Ancient Greco-Roman Skepticism

  • A good article covering ancient skepticism -- There were two distinct traditions or movements of skeptical thought: Pyrrhonian and Academic.


    While ideas that can loosely be called skeptical may be found from very early in Greek philosophy, skepticism as an organized method of thinking in Greco-Roman antiquity appears in the post-Aristotelian period. There are two distinct traditions or movements of skeptical thought: Pyrrhonian and Academic. The hallmark of ancient Greco-Roman skepticism, in both traditions, is suspension of judgement, brought about by the juxtaposition of equally persuasive opposing views on any given question. In the Pyrrhonist version, but not the Academic, this is claimed to have a practical benefit: ataraxia or tranquility. In both traditions, however, skepticism is understood not merely as a topic of theoretical reflection, but as something to be lived. The Pyrrhonian tradition claimed inspiration from Pyrrho of Elis (c. 360–270 BCE), who is usually considered the first Greek skeptic. However, the exact nature of Pyrrho’s thinking is very hard to reconstruct, given the scarcity of the evidence. Pyrrho’s direct influence seems to have been short-lived. But shortly after Pyrrho another skeptical movement arose in the Academy, the school founded by Plato. The first head of the Academy to take the school in a skeptical direction was Arcesilaus of Pitane (316/5–241/0 BCE). Whether Pyrrho was an influence on him is a disputed question. But some aspects of Socrates’ activity, as Plato portrays him, might seem to encourage skepticism, and Arcesilaus is said to have acknowledged this influence. The skeptical Academy lasted for roughly two centuries, its other major figure being Carneades of Cyrene (214–129/8 BCE). By the early 1st century BCE the skepticism of the Academy seems to have moderated considerably, and it was at this point that the Academy itself, as an institution, came to an end. But in reaction to this softening of the skeptical attitude came a new skeptical movement led by Aenesidemus of Cnossos (dates uncertain, but active in the early first century BCE), repudiating the Academy and instead identifying itself with Pyrrho. This later Pyrrhonian movement continued for roughly three centuries. We know the names of a few Pyrrhonists. But the only complete Pyrrhonist works we have are the extensive surviving writings of Sextus Empiricus (probably late 2nd or early 3rd century CE). Because Oxford Bibliographies for Pyrrho of Elis and The Academy already exist, this bibliography is somewhat weighted toward the later Pyrrhonist tradition stemming from Aenesidemus.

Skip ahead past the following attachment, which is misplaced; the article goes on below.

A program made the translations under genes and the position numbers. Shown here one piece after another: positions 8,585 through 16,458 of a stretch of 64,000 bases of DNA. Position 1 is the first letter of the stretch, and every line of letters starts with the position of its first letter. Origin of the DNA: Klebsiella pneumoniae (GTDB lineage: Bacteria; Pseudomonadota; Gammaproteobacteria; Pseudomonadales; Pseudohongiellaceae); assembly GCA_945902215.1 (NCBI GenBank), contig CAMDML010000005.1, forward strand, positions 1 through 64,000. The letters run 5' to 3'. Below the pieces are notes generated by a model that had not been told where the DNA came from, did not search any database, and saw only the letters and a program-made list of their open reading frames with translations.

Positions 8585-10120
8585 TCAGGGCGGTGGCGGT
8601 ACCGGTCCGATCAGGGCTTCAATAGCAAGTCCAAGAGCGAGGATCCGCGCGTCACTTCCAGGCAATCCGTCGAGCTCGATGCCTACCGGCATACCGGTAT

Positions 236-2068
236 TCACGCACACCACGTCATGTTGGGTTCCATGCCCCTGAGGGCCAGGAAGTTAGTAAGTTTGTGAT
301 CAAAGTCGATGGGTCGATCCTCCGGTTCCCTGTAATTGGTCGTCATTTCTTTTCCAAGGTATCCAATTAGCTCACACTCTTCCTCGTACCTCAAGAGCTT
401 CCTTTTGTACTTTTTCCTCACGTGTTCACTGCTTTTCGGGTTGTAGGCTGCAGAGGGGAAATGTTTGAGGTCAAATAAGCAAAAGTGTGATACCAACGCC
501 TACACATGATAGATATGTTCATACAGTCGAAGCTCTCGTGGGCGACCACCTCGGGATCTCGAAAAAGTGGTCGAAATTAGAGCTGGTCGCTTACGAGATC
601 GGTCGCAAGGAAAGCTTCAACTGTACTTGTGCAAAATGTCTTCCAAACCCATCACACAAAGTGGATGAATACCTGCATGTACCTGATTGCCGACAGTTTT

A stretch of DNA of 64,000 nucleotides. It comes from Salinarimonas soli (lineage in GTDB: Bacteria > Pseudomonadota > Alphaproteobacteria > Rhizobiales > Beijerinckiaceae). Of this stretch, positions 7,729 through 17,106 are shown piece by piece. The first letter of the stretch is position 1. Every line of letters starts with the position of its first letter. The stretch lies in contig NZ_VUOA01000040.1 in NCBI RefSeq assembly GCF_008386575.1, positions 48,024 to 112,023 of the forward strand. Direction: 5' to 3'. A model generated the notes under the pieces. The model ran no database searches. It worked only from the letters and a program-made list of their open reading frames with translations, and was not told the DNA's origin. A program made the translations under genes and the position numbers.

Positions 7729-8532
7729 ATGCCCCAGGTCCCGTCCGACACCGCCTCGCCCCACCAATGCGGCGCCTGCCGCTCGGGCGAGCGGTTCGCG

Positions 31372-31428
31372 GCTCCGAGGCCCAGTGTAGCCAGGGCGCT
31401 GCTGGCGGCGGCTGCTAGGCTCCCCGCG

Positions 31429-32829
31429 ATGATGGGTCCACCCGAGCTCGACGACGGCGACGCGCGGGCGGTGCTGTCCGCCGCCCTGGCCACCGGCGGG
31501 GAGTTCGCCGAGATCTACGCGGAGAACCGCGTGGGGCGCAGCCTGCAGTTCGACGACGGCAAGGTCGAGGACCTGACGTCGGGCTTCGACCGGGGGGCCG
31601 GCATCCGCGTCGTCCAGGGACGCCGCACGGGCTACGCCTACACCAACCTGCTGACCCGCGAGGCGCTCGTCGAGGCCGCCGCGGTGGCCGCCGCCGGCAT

Ancient Skepticism
    "Ancient Skepticism" published on by null.

    It says: "In both traditions, however, skepticism is understood not merely as a topic of theoretical reflection, but as something to be lived."

    And this is what would be different from Epicureanism -- as it seems that theoretical reflection is at times contained within Epicureanism?

  • I think the key issue generally revolves around this:

    That everyone of intelligence agrees that knowledge can be difficult to get, and that we need to question authority and not take anything on blind faith.

    The real issue is that those who truly buy into "skepticism" conclude that **nothing** can ever be known with confidence, while Epicurus rejects that and says that in many cases we CAN have confidence in our conclusions, and that even where we can't be sure which of several possibilities is correct, we can be confident that we have eliminated the supernatural as a possibility. Epicurus considered Plato and even Aristotle as tending toward skepticism, because Plato and Aristotle and many of similar theistic viewpoint insisted that knowledge cannot come through the type of reasonable processing of the information provided by the senses that Epicurus advocates.

    From Diogenes of Oinoanda:

    Fr. 5

    [Others do not] explicitly [stigmatise] natural science as unnecessary, being ashamed to acknowledge [this], but use another means of discarding it. For, when they assert that things are inapprehensible, what else are they saying than that there is no need for us to pursue natural science? After all, who will choose to seek what he can never find?

    Now Aristotle and those who hold the same Peripatetic views as Aristotle say that nothing is scientifically knowable, because things are continually in flux and, on account of the rapidity of the flux, evade our apprehension. We on the other hand acknowledge their flux, but not its being so rapid that the nature of each thing [is] at no time apprehensible by sense-perception. And indeed [in no way would the upholders of] the view under discussion have been able to say (and this is just what they do [maintain] that [at one time] this is [white] and this black, while [at another time] neither this is [white nor] that black, [if] they had not had [previous] knowledge of the nature of both white and black.